Editor’s note: John Rosa passed away April 19, 2013. His obituary appeared in the April 25, 2013, edition of the Alameda Sun.

— The Rosa Family: Jan, John, Jim and Jeff

Editor: Math teacher Jeffrey Smith gets the math wrong in his commentary on “The American Dream.” (“Keep the American Dream Alive” Jan. 9). To start with, he extols the significance of a student leaping from a lower quintile of the population to a higher quintile, forgetting that movement within such a relational dataset has little significance for the nation as a whole. For every person who advances, someone else must necessarily drop into a lower quintile to take his or her place. In and of itself, the relational dataset shows no net gain or loss. A better math would be to compare the absolute numbers over time. For example, since 2008 all quintiles except the topmost have fallen in wealth. During other periods, all quintiles have risen. In all economic eras, the important questions have always been: 1) “Where is my next meal coming from?” and 2) “Am I sweating rent?” Few of Smith’s students, or any other students, or for that matter adults, are worried about quintiles. Quoting the “2.5 million STEMs needed by industry” is another common math mistake. In accepted math theory, that figure is not defined as a real number, since nothing has actually been counted to bring it into being. It is a literary construct, a propaganda term used by Silicon Valley mavens to lobby Congress for higher immigration quotas so they can lower wages. The 2.5 million is impressive and sounds like a number, but it’s not. It’s an emotion-loaded symbol posing as a number. The notion that American technologists will save the U.S. economy has been pushed hard in the media for the last 30 years. What always happens is this: When a technology is found to be commercially viable, U.S. banks and investment firms finance factories in China, India, Bangladesh, Mexico, Thailand or some other country that pays wages 10 cents on the dollar. Nowadays great things are only accomplished with cheap labor and other people’s money. The dollars are printed by the U.S. Federal Reserve at taxpayer expense, handed out to their banker buddies, and shipped overseas. America’s greatest export is its dollars. Smith is right that Americans, young and old, must study and master mathematics. Math will help them defend themselves from their numerous enemies: real estate hype agents, loan officers, car dealers (new and used), stock jobbers, investment “consultants,” military recruiters, advertisers, health insurance sales women, corporate and government bureaucrats and politicians, all of whom have been known to use dodgy math in their career paths. And yes, let’s not forget opinion writers in the local newspaper. Hopefully Smith’s “STEM” saviors won’t invent any more cell phone apps; that would just make his task in class more difficult.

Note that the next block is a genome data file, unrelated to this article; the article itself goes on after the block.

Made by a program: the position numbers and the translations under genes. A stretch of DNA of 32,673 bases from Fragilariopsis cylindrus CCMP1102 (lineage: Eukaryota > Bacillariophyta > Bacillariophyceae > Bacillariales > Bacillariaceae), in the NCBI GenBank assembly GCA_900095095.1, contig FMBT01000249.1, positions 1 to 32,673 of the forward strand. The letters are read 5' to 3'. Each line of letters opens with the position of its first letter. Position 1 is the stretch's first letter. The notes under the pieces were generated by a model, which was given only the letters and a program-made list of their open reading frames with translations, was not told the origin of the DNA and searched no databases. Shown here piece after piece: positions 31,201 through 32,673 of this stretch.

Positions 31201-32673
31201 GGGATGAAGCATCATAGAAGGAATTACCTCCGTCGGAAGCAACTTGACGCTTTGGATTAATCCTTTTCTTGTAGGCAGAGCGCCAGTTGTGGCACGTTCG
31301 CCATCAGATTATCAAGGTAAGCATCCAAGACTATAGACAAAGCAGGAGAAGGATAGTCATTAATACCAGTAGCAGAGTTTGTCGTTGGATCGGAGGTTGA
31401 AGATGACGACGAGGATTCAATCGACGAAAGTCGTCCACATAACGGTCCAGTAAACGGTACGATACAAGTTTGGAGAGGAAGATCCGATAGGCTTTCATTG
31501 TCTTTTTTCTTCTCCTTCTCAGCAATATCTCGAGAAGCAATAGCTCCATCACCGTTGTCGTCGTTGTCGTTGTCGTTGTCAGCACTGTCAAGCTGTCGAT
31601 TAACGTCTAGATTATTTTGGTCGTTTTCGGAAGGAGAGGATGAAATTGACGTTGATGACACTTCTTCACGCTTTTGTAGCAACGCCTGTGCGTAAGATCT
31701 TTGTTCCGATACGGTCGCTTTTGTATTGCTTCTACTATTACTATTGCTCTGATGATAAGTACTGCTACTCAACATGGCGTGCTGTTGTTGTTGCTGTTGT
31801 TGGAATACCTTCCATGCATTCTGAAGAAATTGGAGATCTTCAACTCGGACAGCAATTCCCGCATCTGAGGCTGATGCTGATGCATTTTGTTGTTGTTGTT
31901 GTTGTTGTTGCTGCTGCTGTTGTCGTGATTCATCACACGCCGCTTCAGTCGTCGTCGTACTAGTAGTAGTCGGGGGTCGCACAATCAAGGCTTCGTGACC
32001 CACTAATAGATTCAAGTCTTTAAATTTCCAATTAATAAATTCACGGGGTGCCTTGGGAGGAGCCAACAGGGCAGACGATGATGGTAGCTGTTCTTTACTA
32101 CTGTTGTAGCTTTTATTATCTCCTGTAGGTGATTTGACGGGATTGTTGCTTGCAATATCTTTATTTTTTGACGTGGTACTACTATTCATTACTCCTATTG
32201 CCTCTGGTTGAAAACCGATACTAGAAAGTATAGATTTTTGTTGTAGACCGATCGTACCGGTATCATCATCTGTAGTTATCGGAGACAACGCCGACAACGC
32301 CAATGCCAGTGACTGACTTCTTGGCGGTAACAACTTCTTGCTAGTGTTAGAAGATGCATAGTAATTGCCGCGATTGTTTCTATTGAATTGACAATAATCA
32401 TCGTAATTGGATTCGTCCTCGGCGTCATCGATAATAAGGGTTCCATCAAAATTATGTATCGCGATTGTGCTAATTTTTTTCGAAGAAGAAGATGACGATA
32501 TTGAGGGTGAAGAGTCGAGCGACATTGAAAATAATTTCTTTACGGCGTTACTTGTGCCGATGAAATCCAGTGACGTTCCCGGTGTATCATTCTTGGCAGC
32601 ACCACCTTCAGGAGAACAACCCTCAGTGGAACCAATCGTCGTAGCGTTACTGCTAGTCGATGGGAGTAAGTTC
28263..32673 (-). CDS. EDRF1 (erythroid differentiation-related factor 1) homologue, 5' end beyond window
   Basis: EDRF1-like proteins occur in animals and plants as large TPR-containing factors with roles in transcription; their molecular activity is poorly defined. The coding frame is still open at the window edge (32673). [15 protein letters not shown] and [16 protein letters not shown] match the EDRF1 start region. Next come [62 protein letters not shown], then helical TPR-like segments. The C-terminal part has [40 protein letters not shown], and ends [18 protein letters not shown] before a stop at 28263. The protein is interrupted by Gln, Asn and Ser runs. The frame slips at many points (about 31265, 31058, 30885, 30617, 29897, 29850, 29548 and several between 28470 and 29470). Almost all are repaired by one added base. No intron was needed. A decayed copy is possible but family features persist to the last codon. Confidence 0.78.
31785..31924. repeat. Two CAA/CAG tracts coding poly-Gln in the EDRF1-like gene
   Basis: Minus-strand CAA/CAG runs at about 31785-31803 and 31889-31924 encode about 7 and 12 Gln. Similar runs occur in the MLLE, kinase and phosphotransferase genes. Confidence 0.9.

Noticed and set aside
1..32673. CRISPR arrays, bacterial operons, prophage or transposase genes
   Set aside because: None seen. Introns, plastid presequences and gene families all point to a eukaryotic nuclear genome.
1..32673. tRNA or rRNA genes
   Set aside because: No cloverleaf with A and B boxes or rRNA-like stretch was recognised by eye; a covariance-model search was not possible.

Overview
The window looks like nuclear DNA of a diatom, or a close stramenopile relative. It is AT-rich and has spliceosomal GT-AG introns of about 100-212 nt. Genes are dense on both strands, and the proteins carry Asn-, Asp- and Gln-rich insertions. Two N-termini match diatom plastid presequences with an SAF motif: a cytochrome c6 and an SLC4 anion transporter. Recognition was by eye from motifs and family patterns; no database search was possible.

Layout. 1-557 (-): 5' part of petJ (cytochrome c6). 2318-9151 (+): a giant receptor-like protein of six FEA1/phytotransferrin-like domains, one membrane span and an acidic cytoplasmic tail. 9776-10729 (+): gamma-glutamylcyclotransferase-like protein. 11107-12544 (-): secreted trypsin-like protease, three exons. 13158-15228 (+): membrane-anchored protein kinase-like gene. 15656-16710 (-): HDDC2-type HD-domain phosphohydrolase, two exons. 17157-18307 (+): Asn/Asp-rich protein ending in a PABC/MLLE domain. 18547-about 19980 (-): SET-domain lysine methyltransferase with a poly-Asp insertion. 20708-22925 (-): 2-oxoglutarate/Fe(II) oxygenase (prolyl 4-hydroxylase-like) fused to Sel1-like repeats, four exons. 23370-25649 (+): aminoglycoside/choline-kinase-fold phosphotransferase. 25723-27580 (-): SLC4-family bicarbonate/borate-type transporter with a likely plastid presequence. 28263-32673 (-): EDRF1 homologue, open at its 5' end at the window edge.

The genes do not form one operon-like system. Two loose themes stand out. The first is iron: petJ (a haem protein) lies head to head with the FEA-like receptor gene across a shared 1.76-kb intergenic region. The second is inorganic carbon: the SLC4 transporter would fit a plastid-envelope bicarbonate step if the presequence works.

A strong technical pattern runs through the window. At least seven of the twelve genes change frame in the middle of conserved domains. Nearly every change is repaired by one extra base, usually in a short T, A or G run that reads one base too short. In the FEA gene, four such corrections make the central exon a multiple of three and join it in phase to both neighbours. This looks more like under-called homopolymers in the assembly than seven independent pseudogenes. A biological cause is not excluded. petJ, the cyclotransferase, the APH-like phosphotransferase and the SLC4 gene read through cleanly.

— Steve Tabor